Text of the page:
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Old 04-22-2013
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Re: Why a racer for cruising discussion...

Quote:
Originally Posted by Cruisingdad View Post
Hey Paulo,

... However, many of those things that I would look for are also lacking in the RM... and probably ANY 'racer-cruiser', which of course is what this whole thread was about. I believe that every boat was designed with a purpose in mind. That makes some boats better at some things than others. Just like I wouldn't race a Tayana 42, I wouldn't cruise on a First or J122. Can you? Sure. Can you MAKE it work? Absolutely. But why MAKE it work, when there are better boats built to the purpose you are going to use them for.
Brian, I have already explained that: Not all performance boats are cruiser racers but all cruiser racers are performance boats. What makes a cruiser racer is to be designed specifically to a dual propose, cruising and racing. that is not the case with the RM that was designed has a performance voyage boat, meaning voyaging fast. There are other boats designed with that purpose in mind. The Cigale comes to my mind because it was one of the first.


Quote:
Originally Posted by Cruisingdad View Post

In the discussion of this thread, what I have tried to point out is what I carry as a cruiser. As mentioned, some of these things are kid related, and as there are very few cruisers with kids, some of these things can be removed. However, in general, I believe that most people here will see that the things I carry are the same things they would carry on their boat. These things take up space. That space must be allotted on the boat.
Brian I never wanted to say that the type of boat you have is not adequate for what you do. You just think to assume that all like to live and voyage like you and that is just not true. Some like to carry 6 anchors, a washing machine I even had saw a motorcycle and much more stuff than what you have. For those your boat would be inadequate.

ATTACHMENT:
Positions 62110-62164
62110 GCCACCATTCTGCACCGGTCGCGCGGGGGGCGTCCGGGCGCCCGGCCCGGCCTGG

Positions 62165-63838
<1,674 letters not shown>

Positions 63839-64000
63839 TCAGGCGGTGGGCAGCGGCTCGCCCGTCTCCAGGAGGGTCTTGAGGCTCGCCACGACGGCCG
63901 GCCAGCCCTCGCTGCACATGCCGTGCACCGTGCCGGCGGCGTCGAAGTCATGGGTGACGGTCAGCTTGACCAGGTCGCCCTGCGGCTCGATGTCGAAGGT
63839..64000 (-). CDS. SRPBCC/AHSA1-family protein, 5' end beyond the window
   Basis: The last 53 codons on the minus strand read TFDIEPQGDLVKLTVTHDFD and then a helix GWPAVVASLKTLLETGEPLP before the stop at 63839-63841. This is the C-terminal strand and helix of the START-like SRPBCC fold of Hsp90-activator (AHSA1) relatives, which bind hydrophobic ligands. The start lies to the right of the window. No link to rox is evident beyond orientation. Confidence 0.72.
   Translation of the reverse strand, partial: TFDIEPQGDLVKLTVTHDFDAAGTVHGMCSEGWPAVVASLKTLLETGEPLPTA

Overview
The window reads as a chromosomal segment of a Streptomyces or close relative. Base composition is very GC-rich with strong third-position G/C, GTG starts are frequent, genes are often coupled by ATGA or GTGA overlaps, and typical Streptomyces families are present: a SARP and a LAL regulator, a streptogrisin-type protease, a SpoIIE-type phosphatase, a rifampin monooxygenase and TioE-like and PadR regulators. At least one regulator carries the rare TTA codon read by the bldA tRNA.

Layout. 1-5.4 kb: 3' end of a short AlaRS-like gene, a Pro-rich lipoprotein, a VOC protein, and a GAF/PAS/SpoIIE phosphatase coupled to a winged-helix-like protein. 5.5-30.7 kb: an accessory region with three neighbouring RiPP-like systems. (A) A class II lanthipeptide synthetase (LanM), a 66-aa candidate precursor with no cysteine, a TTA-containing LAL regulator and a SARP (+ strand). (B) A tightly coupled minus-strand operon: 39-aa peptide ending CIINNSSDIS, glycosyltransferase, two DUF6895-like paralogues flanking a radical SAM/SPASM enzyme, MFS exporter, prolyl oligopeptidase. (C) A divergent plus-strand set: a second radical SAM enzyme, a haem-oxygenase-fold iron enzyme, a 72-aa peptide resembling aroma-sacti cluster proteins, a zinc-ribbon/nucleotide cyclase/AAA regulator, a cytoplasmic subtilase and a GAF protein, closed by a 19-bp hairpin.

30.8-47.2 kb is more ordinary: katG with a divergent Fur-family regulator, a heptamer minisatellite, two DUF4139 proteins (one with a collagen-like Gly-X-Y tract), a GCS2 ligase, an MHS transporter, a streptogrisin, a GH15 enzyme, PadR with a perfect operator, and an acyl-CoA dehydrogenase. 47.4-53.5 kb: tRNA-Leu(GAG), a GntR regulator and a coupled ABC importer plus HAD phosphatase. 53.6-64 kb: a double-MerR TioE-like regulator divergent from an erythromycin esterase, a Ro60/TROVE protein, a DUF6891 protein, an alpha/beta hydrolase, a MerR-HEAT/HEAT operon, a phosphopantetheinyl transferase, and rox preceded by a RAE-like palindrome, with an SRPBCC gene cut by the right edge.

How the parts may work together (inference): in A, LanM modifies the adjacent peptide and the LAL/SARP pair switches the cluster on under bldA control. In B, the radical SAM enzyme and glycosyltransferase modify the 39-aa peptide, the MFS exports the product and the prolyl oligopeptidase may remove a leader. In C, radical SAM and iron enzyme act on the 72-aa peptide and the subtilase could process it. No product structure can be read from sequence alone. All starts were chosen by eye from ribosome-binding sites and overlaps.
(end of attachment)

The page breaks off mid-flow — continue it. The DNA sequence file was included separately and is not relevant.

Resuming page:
Those that like to travel fast like to travel light and would not take all the stuff you carry. Not that the RM was not able to carry all that stuff you carry and still be more fast than your boat (Bob Perry explained why in another thread) but the boat would be much slower than what has potential to be and nobody would buy that kind boat for loading it that way. They buy it in first place because they like to voyage fast and weight is always an enemy of speed and they know it.


Quote:
Originally Posted by Cruisingdad View Post
Racer-cruisers in general have much less storage space than the typical performance or HD cruiser (that I have ever been on). So my point was that if you are going to choose one of these boats to cruise on, you will likely have every single corner stuffed with things. You will be forced to put things that HD boats could store below the waterline, above it. You may be forced to place things in berths or in heads where they are not locked down well, will roll in a sea, and are hard to get to. All of this will not only affect the performance of your vessel, but the comfort of it as well. In the end, you may find that the racer-cruiser boat has lost many of the qualities you thought you were cruising on it for in the first place.

That was my point.
Yes I agree. Except that the RM is not a cruiser racer but a voyage boat. In what regards cruiser racers you are right. If someone want to carry the same kind of stuff in a cruiser-racer he has to buy a bigger boat (not a 40ft but a 43 or 45ft). I have already said that.

Quote:
Originally Posted by Cruisingdad View Post
I would also like to discuss specifics or the RM boat with you if you want? I found it wanting.

First, and I have said this before: Where do you lean your back against when sailing? Laying up against the lifelines on the high side is fine for a day cruise, but my back (and I am only 41) would be killing me after a day or two at sea. And what about your butt? Do you find that acceptable? They need a foot rest in the cockpit or some place to push up against you can sit in the seats. Look at the fellows in the picture you put a link to: http://www.charles-watson.com/downlo...0RM%201260.pdf

Do either one of them look comfortable to you? THe one sitting down has to lean all the way across to the other seats, thus his back is only supported by the corner of the coaming. THe other is having to lean over behind the wheel. Now, don't get me wrong, but that would be fine for a day sail, but day(s) at sea?
I don't understand your point. When one voyage the voyage is made most of the time on autopilot. The RM has the hull based on solo racers and as those is the best and easiest boat to be run on autopilot, even on demanding conditions. You can even sail the boat from the chart table with a joystick. The boat was conceived for that. You can see the sails, both sides and straight ahead, from the chart table.

When enjoying sailing (on the fast lane) at the ruder or wheel (just for the fun of it) the boat gives you lots of space around the wheels where you can enjoy it. It offers you also a nice lateral spot where you can fit in tightly and have support all around.

Note also the traveller at easy reach of the one that is steering the boat. That will contribute for a better control in the conditions were one would have pleasure at the wheel.





I have to go. I will continue later regarding the other points.

Regards

Paulo
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Last edited by PCP; 04-22-2013 at 06:53 PM.
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